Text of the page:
Standardization challenges in IoT are being addressed with active participation of 3GPP in defining standards for the successful deployment of a wide variety of services across multiple industries, says 5G Americas in its latest whitepaper LTE Progress Leading to the 5G Massive Internet of Things.
However, Massive IoT (MIoT), a relatively new term referring to the connection for potentially tens of billions of devices and machines, will require further definition in the standards for LTE and later for 5G.
IoT is predicted to be a key driver for telecom industry, but it will require new technology requirements to address varied use cases.
Today, Low-Power Wide-Area (LPWA) is already gaining attention and it is anticipated that cellular-based technologies such as LTE-M (Machine) and Narrowband-IoT (NB-IoT) will become the leading LPWA standards by 2020. This would allow operators to choose from several Cellular IoT (CIoT) technologies based on their spectrum portfolio, legacy networks, and requirements of their offered services.
LTE-M is the commercial term for enhanced Machine-Type Communication (eMTC) LPWA technology published in the 3GPP Release 13 specification along with NB-IoT. Both technologies will continue to evolve in subsequent releases. It co-exist with earlier generation technologies.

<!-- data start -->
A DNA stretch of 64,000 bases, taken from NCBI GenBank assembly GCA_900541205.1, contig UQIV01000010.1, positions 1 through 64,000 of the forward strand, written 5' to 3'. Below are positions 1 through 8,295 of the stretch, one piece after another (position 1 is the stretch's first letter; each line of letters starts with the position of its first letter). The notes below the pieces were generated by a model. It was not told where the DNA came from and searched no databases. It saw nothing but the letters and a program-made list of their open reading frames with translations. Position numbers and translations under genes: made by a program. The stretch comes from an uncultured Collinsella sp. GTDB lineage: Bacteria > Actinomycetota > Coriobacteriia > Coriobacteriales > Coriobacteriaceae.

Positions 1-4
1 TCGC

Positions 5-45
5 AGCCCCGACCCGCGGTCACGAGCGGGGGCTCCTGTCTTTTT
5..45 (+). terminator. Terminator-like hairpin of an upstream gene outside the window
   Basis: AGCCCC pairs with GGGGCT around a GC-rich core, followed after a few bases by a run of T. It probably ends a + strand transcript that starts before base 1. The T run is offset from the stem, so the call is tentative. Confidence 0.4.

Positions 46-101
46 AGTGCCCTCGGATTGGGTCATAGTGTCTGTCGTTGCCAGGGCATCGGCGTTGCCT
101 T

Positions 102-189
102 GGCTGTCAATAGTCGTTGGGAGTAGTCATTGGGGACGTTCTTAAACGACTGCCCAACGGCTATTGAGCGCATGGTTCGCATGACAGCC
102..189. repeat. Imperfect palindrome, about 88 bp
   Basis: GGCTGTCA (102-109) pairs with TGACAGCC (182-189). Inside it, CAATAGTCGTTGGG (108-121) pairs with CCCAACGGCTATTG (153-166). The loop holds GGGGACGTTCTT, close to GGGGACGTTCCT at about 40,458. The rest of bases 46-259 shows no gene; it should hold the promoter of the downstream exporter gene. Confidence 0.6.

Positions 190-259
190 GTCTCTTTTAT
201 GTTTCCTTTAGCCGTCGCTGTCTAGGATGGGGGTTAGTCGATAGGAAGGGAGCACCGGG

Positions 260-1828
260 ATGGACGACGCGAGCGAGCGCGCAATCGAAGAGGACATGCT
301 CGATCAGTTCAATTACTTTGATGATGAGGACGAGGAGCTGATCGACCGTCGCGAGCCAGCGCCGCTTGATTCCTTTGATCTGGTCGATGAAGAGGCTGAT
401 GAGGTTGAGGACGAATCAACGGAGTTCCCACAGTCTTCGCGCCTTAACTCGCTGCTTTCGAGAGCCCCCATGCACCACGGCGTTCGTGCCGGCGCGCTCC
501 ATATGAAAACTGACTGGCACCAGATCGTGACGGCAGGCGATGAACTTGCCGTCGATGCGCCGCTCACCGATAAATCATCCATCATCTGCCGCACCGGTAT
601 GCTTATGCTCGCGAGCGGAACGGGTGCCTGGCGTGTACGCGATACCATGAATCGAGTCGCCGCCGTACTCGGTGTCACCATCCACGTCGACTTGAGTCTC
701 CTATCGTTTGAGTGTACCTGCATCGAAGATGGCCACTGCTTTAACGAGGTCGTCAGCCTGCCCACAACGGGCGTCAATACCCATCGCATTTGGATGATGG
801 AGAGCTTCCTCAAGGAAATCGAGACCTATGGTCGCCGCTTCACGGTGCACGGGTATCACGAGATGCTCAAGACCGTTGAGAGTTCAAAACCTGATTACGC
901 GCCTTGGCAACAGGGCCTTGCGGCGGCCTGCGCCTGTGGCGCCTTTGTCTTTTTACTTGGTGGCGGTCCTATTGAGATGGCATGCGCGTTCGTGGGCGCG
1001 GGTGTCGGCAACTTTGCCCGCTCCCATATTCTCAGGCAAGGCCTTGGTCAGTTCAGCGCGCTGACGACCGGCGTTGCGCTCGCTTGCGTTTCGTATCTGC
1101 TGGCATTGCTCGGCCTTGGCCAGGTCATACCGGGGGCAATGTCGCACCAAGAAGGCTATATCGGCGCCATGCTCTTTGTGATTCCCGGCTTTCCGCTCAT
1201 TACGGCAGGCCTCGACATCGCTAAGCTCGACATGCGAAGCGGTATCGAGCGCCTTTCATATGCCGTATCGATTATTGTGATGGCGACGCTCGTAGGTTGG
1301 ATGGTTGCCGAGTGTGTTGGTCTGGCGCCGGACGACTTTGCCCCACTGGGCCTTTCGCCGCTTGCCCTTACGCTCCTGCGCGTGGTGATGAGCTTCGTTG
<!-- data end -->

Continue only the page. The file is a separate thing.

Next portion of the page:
The generic requirements for IoT are low cost, energy efficiency, ubiquitous coverage, and scalability (ability to support a large number of connected machines in a network), the study said.
In the 3GPP Release 13 standard, eMTC and NB-IoT meet the generic IoT requirements: they support in-band or guard band operations; device cost and complexity are reduced; a large quantity of IoT devices can be supported in a network; and battery life is extended.
3GPP Release 14 in 2017 introduces enhanced mobility, Voice-over-LTE (VoLTE), support of higher data rates, broadcast (enhanced Multicast Downlink transmission) and improved positioning capabilities, among other innovations for CIoT.
To reach massive scale, which is defined by 3GPP as at least 1 million devices per square kilometer, mobile networks must more efficiently support the simplest devices that communicate infrequently, and are ultra-energy efficient so they can deliver an extremely long ten-year battery life.
Given the wide variety of use cases, environments and requirements, no single connectivity technology or standard can adequately serve all use cases. This is where development of multiple 3GPP cellular technology standards can cater to the future. 3GPP is keeping up with the growth of IoT to address the market demand,” confirmed Chris Pearson, president, 5G Americas.